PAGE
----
So what are we, as a society, doing about this situation? More than 21 victims have been paid for their silence; we can only imagine how many other women declined to come forward, thinking Hockey Canada or the police or both would not believe them. The police in London, Ont. have admitted as much when they apologized for having dropped the 2018 investigation . It turns out each of the eight players (labelledJohn Doe 1-8 in a document filed in the Ontario Superior Court) who (allegedly) gang-raped the London victim warned her not to report or co-operate with the criminal investigation.
Court documents reveal that the young woman who had been “plied with alcohol” was lured to one player’s hotel room where she was “ subjected to a variety of non-consensual sexual acts which ‘collectively constituted sexual abuse and assault.’ ” The victim said she was videotaped prior to the assault and instructed to say she was sober. She said she was prevented from leaving the room and was fearful of the fact that players had brought golf clubs into the room. After the assault, she said she was directed to shower.”
Little wonder she chose not to identify the players, not to speak with police or Hockey Canada’s independent investigation.
As author Laura Robinson notes, “It’s all about this team bonding bullshit through the degradation of the female body.” It’s all about entitlement. Her 1998 book Crossing the Line: Violence and Sexual Assault in Canada’s National Sport, Robinson explains
“in the social context of junior hockey, young men see themselves treated as objects, and consequently readily objectify young women,” …which leads to rape culture.
Take Back the Night, painting by Carlo Ghirardelli, 2013
If we cancelled the Juniors for ONE YEAR, imagine what a message that would send!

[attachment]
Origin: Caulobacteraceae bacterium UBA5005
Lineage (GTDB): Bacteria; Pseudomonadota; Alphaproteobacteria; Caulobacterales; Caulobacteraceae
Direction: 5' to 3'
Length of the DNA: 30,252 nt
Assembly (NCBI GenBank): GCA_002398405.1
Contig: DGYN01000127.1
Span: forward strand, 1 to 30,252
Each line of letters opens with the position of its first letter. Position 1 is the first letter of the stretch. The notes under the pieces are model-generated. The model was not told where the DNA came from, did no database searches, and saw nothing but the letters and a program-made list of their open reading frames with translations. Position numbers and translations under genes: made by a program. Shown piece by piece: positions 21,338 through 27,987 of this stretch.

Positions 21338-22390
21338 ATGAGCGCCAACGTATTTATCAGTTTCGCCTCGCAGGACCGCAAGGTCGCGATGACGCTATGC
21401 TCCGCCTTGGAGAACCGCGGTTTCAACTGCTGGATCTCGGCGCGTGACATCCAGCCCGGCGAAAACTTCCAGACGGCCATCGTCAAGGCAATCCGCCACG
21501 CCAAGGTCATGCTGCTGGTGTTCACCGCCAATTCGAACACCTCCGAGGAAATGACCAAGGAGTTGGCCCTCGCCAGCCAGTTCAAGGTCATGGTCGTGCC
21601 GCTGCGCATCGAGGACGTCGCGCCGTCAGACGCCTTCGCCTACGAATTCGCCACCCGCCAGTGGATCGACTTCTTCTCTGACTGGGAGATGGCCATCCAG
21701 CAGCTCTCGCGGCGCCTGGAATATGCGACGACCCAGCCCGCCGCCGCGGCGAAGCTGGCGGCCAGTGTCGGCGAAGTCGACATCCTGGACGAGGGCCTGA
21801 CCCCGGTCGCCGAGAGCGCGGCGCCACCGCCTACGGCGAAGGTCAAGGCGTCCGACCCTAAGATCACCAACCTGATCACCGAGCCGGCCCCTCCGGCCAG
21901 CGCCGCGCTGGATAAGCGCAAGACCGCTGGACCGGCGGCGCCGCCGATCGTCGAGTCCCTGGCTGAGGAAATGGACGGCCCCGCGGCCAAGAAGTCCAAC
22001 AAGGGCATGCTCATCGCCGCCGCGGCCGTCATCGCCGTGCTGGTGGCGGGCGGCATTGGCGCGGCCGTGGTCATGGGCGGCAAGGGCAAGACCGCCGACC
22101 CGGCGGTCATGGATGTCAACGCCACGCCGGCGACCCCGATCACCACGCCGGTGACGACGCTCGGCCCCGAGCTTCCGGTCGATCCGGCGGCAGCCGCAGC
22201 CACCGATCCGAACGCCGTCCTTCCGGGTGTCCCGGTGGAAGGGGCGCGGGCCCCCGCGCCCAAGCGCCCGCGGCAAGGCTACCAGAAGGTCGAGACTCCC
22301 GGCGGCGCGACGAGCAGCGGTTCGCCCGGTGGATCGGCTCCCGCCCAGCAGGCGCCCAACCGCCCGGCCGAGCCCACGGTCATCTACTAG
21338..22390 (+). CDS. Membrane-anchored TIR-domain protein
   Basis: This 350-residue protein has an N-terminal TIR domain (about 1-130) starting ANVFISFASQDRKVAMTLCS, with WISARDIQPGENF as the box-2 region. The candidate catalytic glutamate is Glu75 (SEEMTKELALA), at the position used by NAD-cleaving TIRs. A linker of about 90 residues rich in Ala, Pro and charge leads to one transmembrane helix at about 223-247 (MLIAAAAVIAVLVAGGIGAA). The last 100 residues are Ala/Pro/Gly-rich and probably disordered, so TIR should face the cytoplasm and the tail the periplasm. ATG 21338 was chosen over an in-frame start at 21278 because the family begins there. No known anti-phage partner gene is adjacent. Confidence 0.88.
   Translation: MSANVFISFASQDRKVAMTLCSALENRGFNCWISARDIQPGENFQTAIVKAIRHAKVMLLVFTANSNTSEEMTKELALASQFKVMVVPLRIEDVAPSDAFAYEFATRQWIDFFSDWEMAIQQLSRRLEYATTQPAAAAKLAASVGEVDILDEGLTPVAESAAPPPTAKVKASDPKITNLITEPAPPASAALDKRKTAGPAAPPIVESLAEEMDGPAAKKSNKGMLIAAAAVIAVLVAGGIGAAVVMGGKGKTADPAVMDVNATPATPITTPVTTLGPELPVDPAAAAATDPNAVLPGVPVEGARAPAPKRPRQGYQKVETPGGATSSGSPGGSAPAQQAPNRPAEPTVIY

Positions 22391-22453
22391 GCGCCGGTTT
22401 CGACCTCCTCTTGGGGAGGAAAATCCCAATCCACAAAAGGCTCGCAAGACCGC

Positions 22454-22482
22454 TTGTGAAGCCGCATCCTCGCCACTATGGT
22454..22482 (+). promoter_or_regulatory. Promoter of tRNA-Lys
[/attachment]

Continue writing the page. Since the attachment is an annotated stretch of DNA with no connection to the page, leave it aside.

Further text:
The money Hockey Canada would lose would be an act of penance. Downtown restaurants, hotels and bars would somehow survive and the NHL – well whatever. But no – what’s important according to Halifax Mayor Savage and Councillor Tony Mancini, is that the Juniors will bring $35 million to the NS economy. Savage blustered on, “We’re gonna go ahead and put these games — put this tournament on, we’re gonna do a hell of a job as we always do.”
Councillor Lisa Blackburn disagreed. Hockey Canada has “ …taught these boys through their actions… that it’s OK to cover up that wrongdoing and bury it from scrutiny.” Blackburn said something good, but in the end she fell into line and supported the Juniors coming to Halifax, after the Hockey Canada board had resigned. But will their resignation change anything?
This year everyone is watching; the chance of players getting caught is high. It’s a good year to be on best behaviour. But next year and the year after that – the gang rapes and the sexual assaults will likely continue unless something serious is done.
Meanwhile, there’s lots of money to be made.
Featured image: 2018 Team Canada, photo credit Matt Zambonim/HHOF-IIHF Images
Halifax Mayor and Councillors as well as Premier Houston and colleagues are cheering in the stands of local profit but silent in the halls of justice. Where does that kind of leadership take us? Ask our daughters and granddaughters who look at the world we hand them in grim astonishment – – and fear for the safety of their bodies and minds.
Hi Judy, Your article on Junior Hockey is thought provoking. Rather than punish the young players, let’s punish Hockey Canada. Apart from the $7.6 million in settlements, there must be considerable amounts in the ‘National Equity Fund’. There’s plenty of inequity in hockey, so let’s hear their plan to spend every last dime from that fund, principally on women and underrepresented groups. And rather than a $5 million handout from Moncton and Halifax, they should get a bill. Gus